Reader opines on deer culling, Planned Parenthood
To the Editor:
In response to the first page news article, “Recycling efforts criticized in schools” makes the suggestion that “trashcans should be paired” wherever there are receptacles now. This may be a moot suggestion as numerous townships — including, I believe, Upper Dublin — are considering going back to singlestream collection process where newer methods of separation are possible without the duplicate costs for equipment and personnel. Until that time, pairing containers may be useful.
Also, Chris Posey’s letter on our deer population and the effects of the various means to cull the herds calls for a few comments. I have lived in the township for half a century. At no time has the deer infestation been worse. I often see on my crowded block in Fort Washington village deer on the street let alone in back yards. Although the letter cites an excellent base of statistics to support the letter writer’s view there are countervailing opinions and reasons. The argument for creating a vacuum and the quick repopulation is the strongest. The idea of lead poisoning from “shells ... particles, dust and residues” is weak indeed. The letter writer states that “non-lethal methods” to reduce the population are available. UD has explored those “methods” and has not found them effective. To say “killing innocent deer is a sin” is a theological/ethical argument and not a helpful one. It does go to the heart of a comment below. Animal hunting may be deplorable under certain conditions but the idea of animal murder has only recently entered the debate over the proper use of animals in our modern day culture. Instigated by the political leftists in our midst, they demand animal “rights” but then consider, as we will see, abortion and the taking of human life not only ethical — but necessary. Shades of WWII Germany.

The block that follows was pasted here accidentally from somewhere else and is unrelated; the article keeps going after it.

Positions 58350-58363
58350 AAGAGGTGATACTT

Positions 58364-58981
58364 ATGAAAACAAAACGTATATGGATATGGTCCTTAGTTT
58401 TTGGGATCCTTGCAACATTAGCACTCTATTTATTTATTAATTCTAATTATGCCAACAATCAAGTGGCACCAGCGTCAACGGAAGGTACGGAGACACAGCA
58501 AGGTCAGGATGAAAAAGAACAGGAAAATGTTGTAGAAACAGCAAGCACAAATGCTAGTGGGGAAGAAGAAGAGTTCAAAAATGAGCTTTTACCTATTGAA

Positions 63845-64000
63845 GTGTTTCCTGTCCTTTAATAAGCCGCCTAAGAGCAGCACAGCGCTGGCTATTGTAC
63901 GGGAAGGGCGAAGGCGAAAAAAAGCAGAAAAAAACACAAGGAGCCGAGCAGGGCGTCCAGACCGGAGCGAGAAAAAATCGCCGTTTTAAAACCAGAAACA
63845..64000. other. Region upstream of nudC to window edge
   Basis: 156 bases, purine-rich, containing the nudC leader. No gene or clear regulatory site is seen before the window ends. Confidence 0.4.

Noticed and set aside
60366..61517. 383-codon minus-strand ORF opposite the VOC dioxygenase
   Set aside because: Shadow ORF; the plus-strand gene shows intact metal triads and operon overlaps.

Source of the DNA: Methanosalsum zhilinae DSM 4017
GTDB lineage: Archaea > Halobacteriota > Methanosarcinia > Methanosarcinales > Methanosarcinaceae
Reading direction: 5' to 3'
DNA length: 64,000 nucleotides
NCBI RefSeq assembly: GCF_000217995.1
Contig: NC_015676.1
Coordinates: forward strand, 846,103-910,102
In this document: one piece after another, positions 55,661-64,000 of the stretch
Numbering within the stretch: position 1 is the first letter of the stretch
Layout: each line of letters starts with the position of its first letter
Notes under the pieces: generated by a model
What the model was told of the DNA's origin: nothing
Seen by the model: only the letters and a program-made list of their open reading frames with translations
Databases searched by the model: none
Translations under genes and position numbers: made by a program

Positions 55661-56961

Sarah Fagan in a letter to AG calls our attention to House Bill 300 and the funding of Planned Parenthood (PP). Her argument is that the defunding of this private business “threatens the rights of Pennsylvanian women.” Legal and right are two related but not identical concepts. The argument that killing deer but not potential or actual human life is a sin eludes me and a vast host of women and men. The argument that PP provides “essential services” is merely a cover for the nonessential act of demand abortion. I cannot find hospitals or insurance companies providing this necessary and essential service. Furthermore, it is fact that PP is asking taxpayers to pay for this unessential service including persons who find doing so repulsive to their ethical persuasion. Killing deer and killing human life are not identical in thought, word, or deed.
Roland Lindh Fort Washington